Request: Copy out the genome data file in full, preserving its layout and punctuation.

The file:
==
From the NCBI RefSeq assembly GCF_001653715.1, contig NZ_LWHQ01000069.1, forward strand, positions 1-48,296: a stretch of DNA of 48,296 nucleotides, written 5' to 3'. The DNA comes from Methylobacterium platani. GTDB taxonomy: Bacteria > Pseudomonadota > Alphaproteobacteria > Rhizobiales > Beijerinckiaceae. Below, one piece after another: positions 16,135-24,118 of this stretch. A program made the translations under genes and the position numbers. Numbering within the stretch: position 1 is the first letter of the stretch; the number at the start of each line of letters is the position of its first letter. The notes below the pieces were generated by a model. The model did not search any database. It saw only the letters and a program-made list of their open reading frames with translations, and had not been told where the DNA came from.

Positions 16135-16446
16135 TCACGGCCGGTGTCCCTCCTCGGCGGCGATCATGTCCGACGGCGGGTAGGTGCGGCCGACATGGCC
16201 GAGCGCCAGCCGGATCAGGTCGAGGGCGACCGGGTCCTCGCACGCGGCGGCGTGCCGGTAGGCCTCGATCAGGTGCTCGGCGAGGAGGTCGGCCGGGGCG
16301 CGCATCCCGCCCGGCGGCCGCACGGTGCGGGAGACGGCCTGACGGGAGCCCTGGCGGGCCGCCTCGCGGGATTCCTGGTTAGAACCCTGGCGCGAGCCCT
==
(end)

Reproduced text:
From the NCBI RefSeq assembly GCF_001653715.1, contig NZ_LWHQ01000069.1, forward strand, positions 1-48,296: a stretch of DNA of 48,296 nucleotides, written 5' to 3'. The DNA comes from Methylobacterium platani. GTDB taxonomy: Bacteria > Pseudomonadota > Alphaproteobacteria > Rhizobiales > Beijerinckiaceae. Below, one piece after another: positions 16,135-24,118 of this stretch. A program made the translations under genes and the position numbers. Numbering within the stretch: position 1 is the first letter of the stretch; the number at the start of each line of letters is the position of its first letter. The notes below the pieces were generated by a model. The model did not search any database. It saw only the letters and a program-made list of their open reading frames with translations, and had not been told where the DNA came from.

Positions 16135-16446
16135 TCACGGCCGGTGTCCCTCCTCGGCGGCGATCATGTCCGACGGCGGGTAGGTGCGGCCGACATGGCC
16201 GAGCGCCAGCCGGATCAGGTCGAGGGCGACCGGGTCCTCGCACGCGGCGGCGTGCCGGTAGGCCTCGATCAGGTGCTCGGCGAGGAGGTCGGCCGGGGCG
16301 CGCATCCCGCCCGGCGGCCGCACGGTGCGGGAGACGGCCTGACGGGAGCCCTGGCGGGCCGCCTCGCGGGATTCCTGGTTAGAACCCTGGCGCGAGCCCT